Title: Facing The World: Defense Spending and International Trade in the Pacific Northwest Since World War II

Author: Christopher P. Foss

Publisher: Oregon State University Press, Corvallis (2020)

Available locally: Black Sun Books, 2467 Hilyard Street (541-484-3777); and J. Michaels Books, 160 E. Broadway (541-342-2002)

By Daniel Buckwalter

Tucked inside the first part of Christopher Foss’ detail-rich account of post-World War II growth in the Pacific Northwest through defense spending and international trade is an informational gem: A critical statement from the mid-1970s directed at U.S. Sen. Henry “Scoop” Jackson of Washington state about the voluminous defense spending he championed for his state, made by Victor Hanzeli, then-chairman of the philosophy department at the University of Washington.

Henzeli argued more than 40 years ago that the boom-or-bust economy of Kitsap County — all of the state, really — was taking a toll on the county’s citizens who, Foss writes, “were becoming intellectually and economically impoverished by this state of affairs.”

Henzeli stated in part, “People are no longer taking the opportunity during their formative years to broaden themselves, to ask questions other than how to make a buck, to think about the main concerns of humanity in a disciplined way.”

That’s our stark reality now, and in Facing The World: Defense Spending and International Trade in Pacific Northwest Since World War II, Foss expertly weaves the narrative of how state and federal politicians from Oregon and Washington first used WWII contracts, then Cold War contracts and finally, free trade, to turn a sleepy backwater of the United States to a thriving (for some) mecca.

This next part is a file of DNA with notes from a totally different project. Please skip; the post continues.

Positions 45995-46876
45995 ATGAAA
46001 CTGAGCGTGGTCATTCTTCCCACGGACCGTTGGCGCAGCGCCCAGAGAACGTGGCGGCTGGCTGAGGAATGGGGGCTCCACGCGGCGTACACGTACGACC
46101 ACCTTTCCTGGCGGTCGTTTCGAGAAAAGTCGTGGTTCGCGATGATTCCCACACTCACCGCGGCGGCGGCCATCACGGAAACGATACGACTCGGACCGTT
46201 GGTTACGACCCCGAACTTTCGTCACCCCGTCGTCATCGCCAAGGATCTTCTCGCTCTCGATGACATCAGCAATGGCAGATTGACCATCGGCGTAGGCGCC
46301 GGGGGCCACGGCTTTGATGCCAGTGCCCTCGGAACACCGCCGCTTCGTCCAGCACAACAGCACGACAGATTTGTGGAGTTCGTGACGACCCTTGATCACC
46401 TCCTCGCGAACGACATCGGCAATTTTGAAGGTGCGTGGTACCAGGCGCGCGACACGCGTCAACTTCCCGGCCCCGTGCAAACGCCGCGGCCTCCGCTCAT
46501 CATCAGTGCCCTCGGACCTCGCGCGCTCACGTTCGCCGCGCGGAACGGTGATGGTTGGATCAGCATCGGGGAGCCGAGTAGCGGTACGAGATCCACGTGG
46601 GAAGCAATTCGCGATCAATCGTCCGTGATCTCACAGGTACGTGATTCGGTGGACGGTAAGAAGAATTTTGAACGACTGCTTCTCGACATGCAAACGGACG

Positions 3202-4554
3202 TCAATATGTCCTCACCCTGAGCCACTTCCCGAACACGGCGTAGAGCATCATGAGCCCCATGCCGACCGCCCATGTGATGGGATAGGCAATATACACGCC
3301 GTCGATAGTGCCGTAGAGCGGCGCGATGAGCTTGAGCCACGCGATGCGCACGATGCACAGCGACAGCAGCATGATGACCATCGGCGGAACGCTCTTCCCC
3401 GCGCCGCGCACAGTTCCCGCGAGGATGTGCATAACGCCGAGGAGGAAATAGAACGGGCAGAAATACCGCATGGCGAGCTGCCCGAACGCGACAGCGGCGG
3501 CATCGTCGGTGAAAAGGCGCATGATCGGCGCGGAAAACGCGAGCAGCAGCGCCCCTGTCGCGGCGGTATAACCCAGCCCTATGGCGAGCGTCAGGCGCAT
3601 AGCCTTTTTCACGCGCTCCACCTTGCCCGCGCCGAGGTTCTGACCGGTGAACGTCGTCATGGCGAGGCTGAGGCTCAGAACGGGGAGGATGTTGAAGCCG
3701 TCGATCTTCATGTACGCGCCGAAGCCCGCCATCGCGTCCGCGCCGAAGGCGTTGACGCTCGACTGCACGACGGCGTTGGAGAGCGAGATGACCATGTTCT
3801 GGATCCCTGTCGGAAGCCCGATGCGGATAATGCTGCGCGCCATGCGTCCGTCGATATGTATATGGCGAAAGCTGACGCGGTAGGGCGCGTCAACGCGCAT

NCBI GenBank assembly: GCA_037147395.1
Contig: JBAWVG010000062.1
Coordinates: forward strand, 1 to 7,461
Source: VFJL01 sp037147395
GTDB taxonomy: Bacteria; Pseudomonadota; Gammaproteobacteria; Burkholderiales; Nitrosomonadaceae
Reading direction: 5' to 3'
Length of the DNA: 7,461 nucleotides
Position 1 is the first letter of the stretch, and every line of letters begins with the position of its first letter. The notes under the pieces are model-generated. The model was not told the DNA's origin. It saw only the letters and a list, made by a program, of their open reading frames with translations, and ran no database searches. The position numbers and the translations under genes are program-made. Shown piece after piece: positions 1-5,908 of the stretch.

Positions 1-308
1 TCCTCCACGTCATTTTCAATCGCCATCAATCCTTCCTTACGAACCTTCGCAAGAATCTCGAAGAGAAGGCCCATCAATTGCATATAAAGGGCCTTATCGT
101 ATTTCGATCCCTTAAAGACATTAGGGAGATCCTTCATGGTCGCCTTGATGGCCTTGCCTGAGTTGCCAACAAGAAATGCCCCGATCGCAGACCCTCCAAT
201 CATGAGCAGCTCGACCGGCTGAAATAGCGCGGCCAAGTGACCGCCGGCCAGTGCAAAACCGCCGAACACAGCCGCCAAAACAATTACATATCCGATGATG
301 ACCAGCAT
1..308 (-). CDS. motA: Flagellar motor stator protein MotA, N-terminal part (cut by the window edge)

The end of World War II was the start of an era of Pentagon largess in the Pacific Northwest, one framed first by Cold War fear of the old Soviet Union and then by the Vietnam War. As the Cold War began to wind down, the Pacific Northwest became part of an ongoing global trade exercise in a national effort to stabilize global partnerships.

Politicians fought tribally to seize the pork for their districts or states. It was a cut-throat race with winners (Boeing and Nike, for starters), a struggling working class trying to balance the boom-or-bust reality of a rapidly changing world, and losers (the Hanford Nuclear Site and its environmental devastation that Foss says will take generations to fully clean up).

Conservatives began to be fed up with government intrusion in the free market place as well as the infrastructure cost of growing towns that housed airfields and shipyards Liberal anti-war activists joined environmentalists in trying to put a halt to it all.

“Not all residents of the region benefited from the globally oriented development,” Foss notes. “As became increasingly clear near the end of the 20th century, the region’s poor, people of color, and even those concerned with the plight of the natural environment often found their voices silenced in the name of progress.”

All the titans of Pacific Northwest politics from the end of WWII to 2000 — many of them from my youth — are featured in Foss’ meticulous research and storytelling.